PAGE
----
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Eugene G. Mattison
1912 Journal of the American Medical Association  
were irregular and of firm consistence. All masses were slightly movable, and palpation did not cause pain. The upper growth did not involve the inferior maxilla. The lowest palpable growth was just above the sternoelavicular articulation. The skill was freely movable over the growths and was of mu nial color. Pupils were equal and reacted normally. Examination of larynx showed involvement of right recurrent laryngeal. A specimen xvas removed by Dr. Kinsella and the pathologic department
more » ... c department reported the growth to be an endothelioina. Removal xvas advised. Operation.-Under ether anesthesia preceded by morphin and ntropin, the vessels xverc exposed just above the sternoelavicular juncture; a Crile clamp xvas placed on both artery anil vein. The usual Z incision xvas made, the flaps wore dissected up and the growths including the sternoniastoid muscle, Ihe internal jugular vein and the subinaxillary gland were removed en bloc. The carotid artery and pnoumogustrir nerve xvere more or less adherent to the mass and infiltrated, but owing to the palhologist's report that the growth was not malignant and in consideration of the patient's age, it xvas deemed advisable not to excise these structures. A small rubber tissue drain was placed in a stab-wound at the lower part of the opérai ¡ve held. The Haps were approximated with catgut. Postoperative History.-Patient was placed ill a sitting posture. On the fourth day be was up and about the Ward. The wound had practically healed within a Week and the patient was feeling line, although the hoarseness had not disappeared. NOTE.-While correcting the proof sheet, I learned that the patient had txvo lymph-nodes removed from the left side of neck shortly alter the lirst, operation, and had developed erysipelas, from which he recovered. 482(1 Del mar Avenue. Patient.\p=m-\Mrs.S. B., aged 56, was admitted to the Medi co\x=req-\ Chirurgical Hospital on Jan. 5, 1912, complaining of pain in the right hypochondrium and vomiting. Her family history was negative, excepting death of father from rheumatism. The patient had been in good health prior to four years ago, but since then had had several attacks of illness, which were diagnosticated acute gastritis. Her habits were good, although she had used tea freely. Dec. 21, 1911, following a severe headache and a feeling of weakness, the patient was seized with severe pain in the right hypochondrium, which lasted about three minutes. This pain was not referred, but recurred three or four times daily, apparently without relation to the time of the ingestion of food, until date of admission to the hospital, and was somewhat relieved by vomiting. Following the first attack of pain, jaundice was noticed. After coming to the hospital, her condition showed marked improvement for a time, the attacks of pain and vomiting ceased, and the jaundice diminished considerably. Examination.-There xvas some tenderness in the right hypochonili'iiiiu and a small mass was palpable, xvhich did not move with respiration. An ¡r-ray examination did not reveal gallstones, but showed the pylorus to be in relation with the gallbladder legion, suggesting adhesions. Au examination of the urine revealed a I race of albumin, a small amount of bile, a trace of indican and a few narrow-hyaline casts. Caminiilge reaction xvas negative. A blood-count .Ian. (i, 1012, showed erythiocyles. 8,860,000; hemoglobin, HO per cent., and leukocytes, 11,000. Repeated examinations of the fecas gave negative results. Jan. 17, 1012, an examination of the gastric contents extracted one hour after a test-breakfast, gave the following result: Reaction, acid; total acidify, 00; free hydrochloric acid, 0.1 per cent.; lactic acid, negative; pepsin, presen!.; starch digestion, stage of cryllirodextrin; occult blood, negative; bile, negative; mucus, a small amount. Up lo this time, the patient's condition hud been improving, but now vomiting recurred. There was no recurrence of the pain over the gall-bladder region, but the patient vomited frequently large quantities of bile-stained fluid. January 23, there occurred a severe chill, and the pulse became more rapid and feeble. The temperature pursued a very irregular course, varying from a subnormal level to 101.0 F. An examination of the blood at this time showed a leukoeytosis of 215,201) ; the differential leukocyte count resulted as folloxvs: Folymorphonuclear cells, 81 per cent.; small lymphocytes, 7 per cent.; large lymphocytes, 11 per cent., and eosinophils, 1 per cent. Operation.-January 20, Dr. Ernest Laplace operated and found the duodenum markedly adherent to the under surface of the liver, and kinked nt the site of adhesions. Situated betxx-een the duodenum and the liver xx-as the much-shriveled gall-bladder. It xx-as necessary to tear away the liver tissue in breaking up the adhesions, leaving nn excavation in the liver, considerable hemorrhage resulting. The gall-bladder could not be liberated from the duodenum, and Owing to the patient's Weakened condition, it xvas deemed advisable to desist before the operation was completed. The patient, died three days later, and necropsy was refused. The stenosis of the duodenum in this ease was due partly to the constricting cieatrix of an old ulcer and partly to the kinking occasioned by the adhesions. Among other points of interest presented by this ease are compression of the gallbladder and common duct, apparently due to the adhesions either old or recent, accompanied by jaundice, and indications of a secondary acute inflammatory process obviously occasioned by. perforation of the duodenum at the site of an old ulcer.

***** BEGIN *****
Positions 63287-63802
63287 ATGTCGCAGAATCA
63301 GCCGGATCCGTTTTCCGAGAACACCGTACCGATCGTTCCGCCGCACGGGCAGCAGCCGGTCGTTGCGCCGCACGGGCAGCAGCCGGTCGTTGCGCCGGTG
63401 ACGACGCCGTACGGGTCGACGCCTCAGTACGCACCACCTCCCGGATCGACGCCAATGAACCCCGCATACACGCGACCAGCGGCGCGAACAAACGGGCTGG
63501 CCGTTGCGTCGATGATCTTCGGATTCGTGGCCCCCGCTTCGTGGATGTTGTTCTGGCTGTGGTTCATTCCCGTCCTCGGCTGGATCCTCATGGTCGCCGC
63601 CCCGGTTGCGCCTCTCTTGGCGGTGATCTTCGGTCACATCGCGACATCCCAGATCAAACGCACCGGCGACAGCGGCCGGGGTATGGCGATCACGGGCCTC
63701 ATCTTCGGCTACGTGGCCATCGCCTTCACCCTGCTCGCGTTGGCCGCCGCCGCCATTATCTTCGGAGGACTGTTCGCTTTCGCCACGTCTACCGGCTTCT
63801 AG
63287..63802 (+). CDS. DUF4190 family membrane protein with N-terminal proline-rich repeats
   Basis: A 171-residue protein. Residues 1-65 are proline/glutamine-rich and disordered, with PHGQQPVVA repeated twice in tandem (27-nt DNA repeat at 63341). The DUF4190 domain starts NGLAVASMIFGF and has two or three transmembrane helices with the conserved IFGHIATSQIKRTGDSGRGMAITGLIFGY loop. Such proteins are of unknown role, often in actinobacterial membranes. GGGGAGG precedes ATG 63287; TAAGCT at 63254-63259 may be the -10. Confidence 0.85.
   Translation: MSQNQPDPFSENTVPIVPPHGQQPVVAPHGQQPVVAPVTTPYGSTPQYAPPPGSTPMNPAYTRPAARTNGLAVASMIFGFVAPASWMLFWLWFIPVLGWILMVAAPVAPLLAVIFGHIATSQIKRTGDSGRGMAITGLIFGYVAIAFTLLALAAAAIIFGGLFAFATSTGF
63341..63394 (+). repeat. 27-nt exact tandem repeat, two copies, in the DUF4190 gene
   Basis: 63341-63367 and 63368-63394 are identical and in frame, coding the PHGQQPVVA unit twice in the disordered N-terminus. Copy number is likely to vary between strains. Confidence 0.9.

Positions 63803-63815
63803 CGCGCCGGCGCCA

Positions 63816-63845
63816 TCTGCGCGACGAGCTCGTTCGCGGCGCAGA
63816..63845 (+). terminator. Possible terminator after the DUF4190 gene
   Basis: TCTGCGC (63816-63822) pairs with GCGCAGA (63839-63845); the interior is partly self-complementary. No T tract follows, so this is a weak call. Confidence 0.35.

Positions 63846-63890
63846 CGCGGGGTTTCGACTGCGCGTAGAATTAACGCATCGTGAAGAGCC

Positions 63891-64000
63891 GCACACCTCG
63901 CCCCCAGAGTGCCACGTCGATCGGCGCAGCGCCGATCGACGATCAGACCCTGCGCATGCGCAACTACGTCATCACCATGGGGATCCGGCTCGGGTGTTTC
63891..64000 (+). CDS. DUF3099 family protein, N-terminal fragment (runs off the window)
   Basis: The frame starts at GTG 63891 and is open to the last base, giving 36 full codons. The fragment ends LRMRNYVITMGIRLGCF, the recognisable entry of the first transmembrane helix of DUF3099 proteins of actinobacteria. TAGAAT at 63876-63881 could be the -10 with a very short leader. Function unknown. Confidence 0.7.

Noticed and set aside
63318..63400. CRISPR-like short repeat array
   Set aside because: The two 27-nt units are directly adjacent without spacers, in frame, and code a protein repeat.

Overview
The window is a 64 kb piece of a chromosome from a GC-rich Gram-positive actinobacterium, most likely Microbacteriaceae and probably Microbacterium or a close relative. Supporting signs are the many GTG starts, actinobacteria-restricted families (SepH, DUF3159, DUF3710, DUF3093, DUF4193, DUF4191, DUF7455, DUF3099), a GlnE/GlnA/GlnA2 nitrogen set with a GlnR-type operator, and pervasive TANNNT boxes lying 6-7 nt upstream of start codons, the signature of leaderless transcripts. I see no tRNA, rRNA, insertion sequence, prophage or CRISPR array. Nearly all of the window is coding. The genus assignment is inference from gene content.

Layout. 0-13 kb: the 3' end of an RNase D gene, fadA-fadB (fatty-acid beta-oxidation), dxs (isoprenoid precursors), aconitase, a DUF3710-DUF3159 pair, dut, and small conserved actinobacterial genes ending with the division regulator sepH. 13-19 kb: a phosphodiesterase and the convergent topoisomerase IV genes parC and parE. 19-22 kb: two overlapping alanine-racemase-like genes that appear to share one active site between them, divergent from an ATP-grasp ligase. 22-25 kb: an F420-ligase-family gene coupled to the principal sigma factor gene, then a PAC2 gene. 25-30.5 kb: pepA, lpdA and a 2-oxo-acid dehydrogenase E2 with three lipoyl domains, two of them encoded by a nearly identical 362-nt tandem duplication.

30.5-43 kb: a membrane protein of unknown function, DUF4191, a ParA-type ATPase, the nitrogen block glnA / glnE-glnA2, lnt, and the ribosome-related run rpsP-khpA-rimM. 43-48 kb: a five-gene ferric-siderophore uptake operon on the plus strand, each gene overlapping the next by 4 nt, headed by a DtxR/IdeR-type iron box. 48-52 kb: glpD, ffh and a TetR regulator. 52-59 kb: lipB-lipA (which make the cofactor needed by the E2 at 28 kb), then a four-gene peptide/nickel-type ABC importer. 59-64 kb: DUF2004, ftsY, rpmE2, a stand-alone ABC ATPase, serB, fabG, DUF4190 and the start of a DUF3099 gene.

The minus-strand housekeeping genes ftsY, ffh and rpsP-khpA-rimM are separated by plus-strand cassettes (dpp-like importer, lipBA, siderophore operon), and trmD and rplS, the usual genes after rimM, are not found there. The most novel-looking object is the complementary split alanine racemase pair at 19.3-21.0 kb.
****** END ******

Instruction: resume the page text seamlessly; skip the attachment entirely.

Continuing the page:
doi:10.1001/jama.1912.04270070275015 fatcat:h5fkdgz6enajbk2aoyxhtb4rce